Family meals with fussy toddlers
Avoid mealtime meltdowns with these handy tips to make your family meals less stressful with a toddler in the house.
Bringing your toddler to the family table at mealtimes is a great way to encourage him to try more foods. But it can be fraught for a family who has previously enjoyed calm and relatively mess-free meals!
To avoid mealtime meltdowns (whether yours or your toddlers!) you need to let go of a few rules and make family meals fun for everyone. Here, we look at creative ways to encourage your toddler to develop a healthy relationship with food.
The new normal: family meals
Mealtimes are an opportunity for your toddler to test boundaries and assert their own choices – which can make for very messy eating. Even so, you should try to eat with your toddler as often as you can. That means pulling his high chair up to the table and serving him smaller portions of whatever you’re eating.
Have your toddler carry placemats to the table and be an active participant in the meal activity. Encourage them to stand up at the bench to help “prepare” meals. Arranging food on the plate to look like a smiley face or a number can help them learn and feel more included.
Children learn by example, so if they see you eating a variety of foods, they are more likely to do so too. Research shows that children who eat with their families are likely to consume a wider range of foods with an increased intake of fruits and vegetables and are more likely to have higher nutrient intakes1.
Routine: a key ingredient for toddler meals
Most toddlers respond well to the security of a routine. Sticking to a regular schedule of meals and snack times can help your toddler remain on a more even keel throughout the day.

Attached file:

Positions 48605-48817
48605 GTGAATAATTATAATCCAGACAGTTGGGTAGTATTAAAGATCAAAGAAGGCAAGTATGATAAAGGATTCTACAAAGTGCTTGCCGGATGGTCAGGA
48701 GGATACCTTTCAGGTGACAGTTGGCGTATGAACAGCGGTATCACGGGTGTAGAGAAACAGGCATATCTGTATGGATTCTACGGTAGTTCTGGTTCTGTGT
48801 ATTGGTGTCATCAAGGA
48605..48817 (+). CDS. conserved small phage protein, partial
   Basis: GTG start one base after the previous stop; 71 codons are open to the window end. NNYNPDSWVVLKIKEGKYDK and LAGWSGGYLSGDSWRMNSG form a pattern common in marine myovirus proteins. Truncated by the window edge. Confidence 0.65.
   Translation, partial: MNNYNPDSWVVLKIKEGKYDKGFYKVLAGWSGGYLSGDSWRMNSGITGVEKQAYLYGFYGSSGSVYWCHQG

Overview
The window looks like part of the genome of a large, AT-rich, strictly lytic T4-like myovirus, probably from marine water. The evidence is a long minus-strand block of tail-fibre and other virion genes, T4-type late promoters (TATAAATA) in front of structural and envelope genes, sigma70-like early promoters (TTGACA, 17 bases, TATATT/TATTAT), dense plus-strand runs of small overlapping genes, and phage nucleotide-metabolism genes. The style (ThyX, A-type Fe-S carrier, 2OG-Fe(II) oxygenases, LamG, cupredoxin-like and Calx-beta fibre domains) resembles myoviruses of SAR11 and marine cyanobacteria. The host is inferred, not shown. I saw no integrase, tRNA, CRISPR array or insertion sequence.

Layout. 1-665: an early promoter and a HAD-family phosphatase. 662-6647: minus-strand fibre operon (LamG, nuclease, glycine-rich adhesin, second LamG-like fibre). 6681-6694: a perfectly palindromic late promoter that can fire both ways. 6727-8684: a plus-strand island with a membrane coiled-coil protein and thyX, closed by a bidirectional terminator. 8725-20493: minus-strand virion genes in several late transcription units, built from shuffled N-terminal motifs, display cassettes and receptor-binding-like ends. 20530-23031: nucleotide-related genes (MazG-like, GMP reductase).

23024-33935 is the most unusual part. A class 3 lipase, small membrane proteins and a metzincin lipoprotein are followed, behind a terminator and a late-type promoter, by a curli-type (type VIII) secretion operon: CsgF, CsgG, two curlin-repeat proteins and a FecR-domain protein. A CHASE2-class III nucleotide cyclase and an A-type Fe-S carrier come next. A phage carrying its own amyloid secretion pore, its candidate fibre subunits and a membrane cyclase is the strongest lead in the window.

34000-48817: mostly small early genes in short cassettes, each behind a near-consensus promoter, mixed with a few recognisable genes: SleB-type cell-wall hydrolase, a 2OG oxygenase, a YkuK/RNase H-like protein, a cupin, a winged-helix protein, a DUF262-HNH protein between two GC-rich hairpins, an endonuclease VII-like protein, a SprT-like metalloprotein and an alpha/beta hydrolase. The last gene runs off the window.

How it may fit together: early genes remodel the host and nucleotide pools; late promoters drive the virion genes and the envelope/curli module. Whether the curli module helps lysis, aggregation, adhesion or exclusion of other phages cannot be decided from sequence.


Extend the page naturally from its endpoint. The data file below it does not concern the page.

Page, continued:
Remember, toddlers are less likely to cooperate if they’re tired or hungry, so plan meals well before naps or bedtime. It may mean that you have to bring the evening meal forward by an hour or two – which might feel a little strange for the adults if you’re used to eating later. But, like many other aspects of parenting, it soon becomes the new normal.
Making mealtimes fun
If your toddler is engaged and happy, they’re more likely to eat the food on their plate. Try these ideas to keep family mealtimes light-hearted and interesting:
- Serve food in interesting shapes and sizes – like pasta spirals or alphabet letters
- Bring meals to life by arranging your toddler’s plate into a fun face
- Host an indoor picnic on the floor with a rug and snack to share
- Try to be relaxed about mess – your toddler is likely to eat more if they’re allowed to feed themselves
- Give your toddler the chance to decide when they’ve had enough
Let’s face it – toddlerhood can throw parents’ lives into disarray. Whereas you may have once enjoyed civilised evening meals with your partner, you now find yourselves battling to be heard over the chatter and sing-song of a feeding toddler. Go with it if you can – it’s all part of the joy (and challenge) of raising children.